Dragon Ball Z – Season 7 – (a TV review)

Saiyaman display This is by far the worst season. Firstly, there’s getting over the big disappointment that Gohan grows up to be (although his mother is probably happy now), plus there’s very little fighting compared to other seasons. The few fights that are in this season are not up to par, and there’s a complete lack of an overarching story.

Really though, this season was written mostly as an introduction to the new era of the Z Fighters. Everyone has aged by seven years at this point. Kids are adults and babies are kids and the adults have pretty much stayed the same. Although in Bulma’s reintroduction she’s dressed like an international superspy, which I think we all saw coming.

The lack of action is probably intended to give the audience time for a breather before getting into the next round of epic battles, which resumes in the following season. This is also a much more light-hearted season, focusing more on comedy and warm family moments. Which makes the disturbingly violent end of the season even more jarring. I’ll talk about that more later.

The first few episodes are the best section of the season. The Other World Tournament is entertaining. Most of the fights are comedic, but there’s one or two that have good action. It seems the entire South Quadrant of the universe is made up of pro-wrestlers. Must be fun.

Videl After that it’s the introduction to Gohan’s highschool life, which takes up the majority of the season until talk starts of the next World Martial Arts Tournament, which we get to see a little bit of, then the season ends with a bunch of weird exposition leading into the story arc of the next season.

The character Sharpner is strange. He’s designed to be the hot jock who gets all the girls and intimidates everyone. But then he gets the most mundane, irrelevant dialogue, and chuckles smugly to himself as he says them. How do you take a line like “He was probably on a TV spelling bee” and make it sound like a cocky threat? Sharpner found a way.

Side notes on the teachers: The English teacher in Episode 200 changes during commercials. Also the science teacher in Episode 201 looks and sounds like Sean Connery trying to play the part of Albert Einstein.

Another observation I made about this season is how blatantly it makes fun of various nationalities. Most of the characters, I’m assuming, are either Japanese or American, and have fairly generic physical traits. The Chinese are the only ones who look Asian. There is a particular audience member at the World Martial Arts Tournament who has a thick Scottish accent, which completely disappears the next time you see him. And Killa talks like a black version of King of the Hill’s Boomhauer.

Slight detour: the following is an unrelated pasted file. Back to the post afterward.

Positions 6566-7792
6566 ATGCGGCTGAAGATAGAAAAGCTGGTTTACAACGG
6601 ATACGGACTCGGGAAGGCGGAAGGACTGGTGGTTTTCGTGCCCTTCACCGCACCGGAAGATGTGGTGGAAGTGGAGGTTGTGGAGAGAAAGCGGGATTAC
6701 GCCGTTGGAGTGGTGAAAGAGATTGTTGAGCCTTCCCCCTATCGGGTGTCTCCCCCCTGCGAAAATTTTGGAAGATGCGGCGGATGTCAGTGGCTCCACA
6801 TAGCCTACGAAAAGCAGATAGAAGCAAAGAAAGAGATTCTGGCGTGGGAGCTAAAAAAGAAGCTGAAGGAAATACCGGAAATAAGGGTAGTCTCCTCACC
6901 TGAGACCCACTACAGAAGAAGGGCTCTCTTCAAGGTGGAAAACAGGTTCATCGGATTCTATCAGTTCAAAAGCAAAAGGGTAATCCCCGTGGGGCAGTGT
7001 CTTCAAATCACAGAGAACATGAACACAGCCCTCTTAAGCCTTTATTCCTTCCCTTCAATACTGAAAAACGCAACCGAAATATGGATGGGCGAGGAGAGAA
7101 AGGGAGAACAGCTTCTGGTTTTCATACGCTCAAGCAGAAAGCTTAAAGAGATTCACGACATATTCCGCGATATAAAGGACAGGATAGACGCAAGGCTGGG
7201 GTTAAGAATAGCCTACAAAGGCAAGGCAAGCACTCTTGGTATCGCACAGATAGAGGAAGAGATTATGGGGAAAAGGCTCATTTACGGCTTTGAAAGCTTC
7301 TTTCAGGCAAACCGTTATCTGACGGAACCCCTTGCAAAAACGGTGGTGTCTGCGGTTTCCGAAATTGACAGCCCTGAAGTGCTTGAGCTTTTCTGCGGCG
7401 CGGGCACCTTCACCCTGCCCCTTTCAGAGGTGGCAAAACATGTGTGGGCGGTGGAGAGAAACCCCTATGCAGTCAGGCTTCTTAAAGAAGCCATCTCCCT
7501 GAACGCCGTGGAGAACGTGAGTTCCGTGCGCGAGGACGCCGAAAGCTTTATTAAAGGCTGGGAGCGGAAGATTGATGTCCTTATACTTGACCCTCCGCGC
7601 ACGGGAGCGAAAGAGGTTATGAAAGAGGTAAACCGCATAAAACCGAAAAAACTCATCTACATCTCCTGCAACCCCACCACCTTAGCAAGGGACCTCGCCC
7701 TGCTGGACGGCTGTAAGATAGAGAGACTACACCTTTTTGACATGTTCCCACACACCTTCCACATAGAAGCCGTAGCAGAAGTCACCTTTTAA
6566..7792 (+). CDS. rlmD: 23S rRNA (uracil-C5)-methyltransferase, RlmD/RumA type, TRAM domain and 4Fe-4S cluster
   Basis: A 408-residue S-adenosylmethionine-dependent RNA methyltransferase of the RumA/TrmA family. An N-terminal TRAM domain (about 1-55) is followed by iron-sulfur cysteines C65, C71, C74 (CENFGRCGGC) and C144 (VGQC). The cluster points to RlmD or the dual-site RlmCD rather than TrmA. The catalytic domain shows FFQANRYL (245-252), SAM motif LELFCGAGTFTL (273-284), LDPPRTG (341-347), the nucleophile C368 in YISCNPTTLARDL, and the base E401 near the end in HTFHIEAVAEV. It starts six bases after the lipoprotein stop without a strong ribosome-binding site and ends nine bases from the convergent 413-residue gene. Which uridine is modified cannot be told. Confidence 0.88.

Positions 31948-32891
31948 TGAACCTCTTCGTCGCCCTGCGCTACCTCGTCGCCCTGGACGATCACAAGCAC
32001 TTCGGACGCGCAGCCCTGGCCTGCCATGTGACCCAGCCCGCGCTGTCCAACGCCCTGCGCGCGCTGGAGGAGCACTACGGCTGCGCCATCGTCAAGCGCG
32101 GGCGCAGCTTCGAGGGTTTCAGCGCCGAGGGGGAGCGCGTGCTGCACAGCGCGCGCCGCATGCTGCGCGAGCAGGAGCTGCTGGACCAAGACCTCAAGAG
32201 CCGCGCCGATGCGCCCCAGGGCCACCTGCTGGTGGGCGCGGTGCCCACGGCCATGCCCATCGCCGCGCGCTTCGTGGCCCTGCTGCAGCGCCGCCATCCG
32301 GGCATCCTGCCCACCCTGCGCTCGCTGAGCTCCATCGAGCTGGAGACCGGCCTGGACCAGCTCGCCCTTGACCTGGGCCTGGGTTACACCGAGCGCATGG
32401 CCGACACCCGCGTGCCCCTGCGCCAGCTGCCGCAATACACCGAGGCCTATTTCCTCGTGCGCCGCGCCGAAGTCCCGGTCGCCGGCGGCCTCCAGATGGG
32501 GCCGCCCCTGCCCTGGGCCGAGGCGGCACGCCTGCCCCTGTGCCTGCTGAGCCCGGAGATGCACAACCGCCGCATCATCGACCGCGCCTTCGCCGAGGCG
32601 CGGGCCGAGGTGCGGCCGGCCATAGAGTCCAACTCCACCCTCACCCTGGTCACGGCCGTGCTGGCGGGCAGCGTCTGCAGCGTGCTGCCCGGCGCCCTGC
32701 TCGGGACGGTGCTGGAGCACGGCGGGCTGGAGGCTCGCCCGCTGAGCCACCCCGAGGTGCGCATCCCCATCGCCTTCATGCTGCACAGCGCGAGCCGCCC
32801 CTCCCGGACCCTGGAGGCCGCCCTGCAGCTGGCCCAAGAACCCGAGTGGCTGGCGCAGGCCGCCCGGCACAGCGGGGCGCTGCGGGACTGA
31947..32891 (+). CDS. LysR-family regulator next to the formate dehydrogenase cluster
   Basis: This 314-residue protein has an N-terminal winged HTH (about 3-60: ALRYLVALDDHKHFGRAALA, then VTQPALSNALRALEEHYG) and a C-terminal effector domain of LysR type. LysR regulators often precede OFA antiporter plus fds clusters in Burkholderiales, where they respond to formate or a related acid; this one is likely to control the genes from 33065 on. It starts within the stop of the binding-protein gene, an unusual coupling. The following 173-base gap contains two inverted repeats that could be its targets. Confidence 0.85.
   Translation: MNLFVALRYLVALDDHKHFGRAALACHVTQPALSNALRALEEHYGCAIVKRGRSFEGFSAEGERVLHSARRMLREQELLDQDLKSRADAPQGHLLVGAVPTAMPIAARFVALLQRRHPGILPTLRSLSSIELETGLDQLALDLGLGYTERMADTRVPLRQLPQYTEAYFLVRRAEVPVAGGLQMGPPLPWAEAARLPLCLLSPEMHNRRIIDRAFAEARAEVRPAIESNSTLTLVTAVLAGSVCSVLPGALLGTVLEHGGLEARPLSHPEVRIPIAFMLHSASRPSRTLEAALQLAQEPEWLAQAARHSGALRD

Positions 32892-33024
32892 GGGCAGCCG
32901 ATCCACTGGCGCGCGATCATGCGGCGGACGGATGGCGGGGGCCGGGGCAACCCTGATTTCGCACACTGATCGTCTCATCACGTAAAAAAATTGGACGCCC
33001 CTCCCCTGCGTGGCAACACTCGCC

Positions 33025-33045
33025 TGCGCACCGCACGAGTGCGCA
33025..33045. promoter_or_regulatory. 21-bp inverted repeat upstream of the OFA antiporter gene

Anybody who felt sorry for Krillin being the universe’s punching bag in previous seasons should take a good, careful look at Season 7. This is why the universe has been so hard on him. First, he decides it would be a good idea to take his young, attractive wife and live with Roshi. You know, the old guy who is always chasing after young, attractive women? The guy who is the only name I have to mention when warning you of sexuality on the show? That guy. Second, Krillin decides it’s a good idea to raise his daughter in the same house as Roshi, a daughter who is going to grow up at some point, and who is the daughter of Eighteen. And third, remember Krillin’s ex-girlfriend from Season 4, Marron? The light-brained, sleazy clone of Bulma? He names his daughter after her.

It’s as if the universe foresaw how stupid Krillin was going to be later in life and smacked him in the head proactively.

And if you’re wondering how Krillin and Eighteen ended up together, so am I. Perhaps it’s explained in the manga, but not in the show. I’ve also noticed that he has hair now, so my suspicion is the Dragon Balls. That she would be with him by choice would be believable if she ever actually showed affection toward him, but she doesn’t. There are minor hints of her not wanting him to die, that’s as close to a loving relationship as I can see between them.

Modern audiences might be confused by all of the cameras in the World Martial Arts Tournament being destroyed, since people can just use their phones. Dragon Ball is set in the future but was made in the 80’s and 90’s. So it’s set in a future before phones could do that. …

General Inappropriateness: Chi-Chi has a flashback to her childhood where she acts and dresses like a kinky slut. I haven’t gone over the original Dragon Ball series yet, so I can’t explain or defend why Chi-Chi used to be like that as a kid. Her father is practically half-Viking, so maybe she picked it up fashion from her mother.

Sexuality: Roshi tries to grab Bulma’s butt.

Language: Hell mentioned as a location. The F-U fist pump.

Substance Use: A number of the characters smoke.

Violence: In addition to the usual violence, which there is actually less of in this season, there is the unfortunate matter of the unnecessarily brutal violence against a young woman toward the end of the season. The abuse is not sexual, it’s just a lot nastier than what we would normally see on the show, and it goes on for a long time. I’ve actually had to set aside some time in this review to address it in more detail, because it is a problem for viewers.

Episodes 216 & 217


It’s so annoying that I even have to talk about this. I wish this wasn’t in the show. I see it as an ugly and unnecessary blot at the tail end of what was otherwise intended to be a very light-hearted season. To have this here is confusing. But there it is, and I do have to talk about this because, without an understanding of the Japanese honour system to provide context, one can easily lose a degree of respect for the so-called heroes of Dragon Ball. I know I did.